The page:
Bundeskartellamt forces LEGO to change its rebate scheme

Published on 10th Aug 2016

Across Europe, we are seeing an increasing focus on vertical agreements, particularly those that restrict or disadvantage online sales. The German Federal Cartel Office (“Bundeskartellamt”) is particularly active in this area, most recently bringing action against toy manufacturer, LEGO in response to complaints by retailers about discrimination against online sales.

Rebates for online sales 

LEGO’s rebate scheme operated so that the maximum discount was only available for sales by retailers through their high street shops. In particular, several rebates were made conditional on criteria which applied exclusively to offline sales, e.g. the number of metres of available shelf space that were reserved for LEGO products. 

There was no equivalent for online sales; only the retailers that sold via bricks and mortar stores could benefit from the highest number of discount points, leaving online traders at a competitive disadvantage compared to their high street competitors. 

Change to terms and conditions

LEGO has now announced that it will introduce alternative or additional discount criteria for online sales, to end the discrimination between sales channels. As a result, the Bundeskartellamt has terminated the proceedings, but has demonstrated once again that it will continue its efforts to protect online sales and combat discriminating discount systems.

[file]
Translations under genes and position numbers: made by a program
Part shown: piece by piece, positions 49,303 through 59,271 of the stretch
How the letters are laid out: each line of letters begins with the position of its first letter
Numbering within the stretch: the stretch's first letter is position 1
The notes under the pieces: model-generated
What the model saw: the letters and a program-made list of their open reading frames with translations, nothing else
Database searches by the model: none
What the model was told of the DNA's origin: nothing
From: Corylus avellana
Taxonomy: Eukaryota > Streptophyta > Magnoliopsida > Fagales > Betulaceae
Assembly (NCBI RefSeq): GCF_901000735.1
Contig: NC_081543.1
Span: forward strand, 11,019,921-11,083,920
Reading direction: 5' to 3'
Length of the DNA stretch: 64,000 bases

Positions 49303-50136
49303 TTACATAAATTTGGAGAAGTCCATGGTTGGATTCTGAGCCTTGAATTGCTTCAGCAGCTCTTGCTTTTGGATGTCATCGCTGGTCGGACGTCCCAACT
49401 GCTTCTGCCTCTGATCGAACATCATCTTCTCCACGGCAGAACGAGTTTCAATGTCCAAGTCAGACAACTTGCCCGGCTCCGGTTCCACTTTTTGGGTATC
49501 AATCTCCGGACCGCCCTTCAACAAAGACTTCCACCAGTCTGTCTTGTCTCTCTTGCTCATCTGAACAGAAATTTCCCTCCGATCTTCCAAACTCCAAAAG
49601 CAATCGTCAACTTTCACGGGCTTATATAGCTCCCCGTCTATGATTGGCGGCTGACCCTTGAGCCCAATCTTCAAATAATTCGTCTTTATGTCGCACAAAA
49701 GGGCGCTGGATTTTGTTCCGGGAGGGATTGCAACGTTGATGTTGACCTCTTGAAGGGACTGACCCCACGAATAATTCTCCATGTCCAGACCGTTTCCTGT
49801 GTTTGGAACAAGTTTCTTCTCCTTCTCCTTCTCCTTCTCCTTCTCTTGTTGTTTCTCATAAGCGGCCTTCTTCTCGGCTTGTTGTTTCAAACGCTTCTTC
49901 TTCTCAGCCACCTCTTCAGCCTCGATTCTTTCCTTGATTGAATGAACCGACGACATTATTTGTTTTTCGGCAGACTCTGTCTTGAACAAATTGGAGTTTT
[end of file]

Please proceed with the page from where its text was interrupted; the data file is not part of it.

Key focus in Germany 

The LEGO case is just the latest in a series of German proceedings against companies that have tried to impede online sales or even benefit offline over online sales. In 2011, the Bundeskartellamt forced bathroom appliances manufacturer, Dornbracht, to modify its specialised trade agreement with wholesalers. The rebate scheme granted certain rebates exclusively to sales in high street stores.  

Proceedings against Bosch Siemens Hausgeräte in 2013 (for putting hybrid dealers that were more active online at a disadvantage regarding rebates), and sports shoe manufacturer Asics in 2015 (for restrictions of online sales by various means) further showcase the German antitrust enforcer’s persistence in protecting online competition.

Implications for business

The LEGO case is also an important reminder of the importance of equivalence in online and offline criteria. It is possible to set different criteria for online sales, however these must be equivalent to offline criteria and should not discriminate against the online channel.

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* This article is current as of the date of its publication and does not necessarily reflect the present state of the law or relevant regulation.

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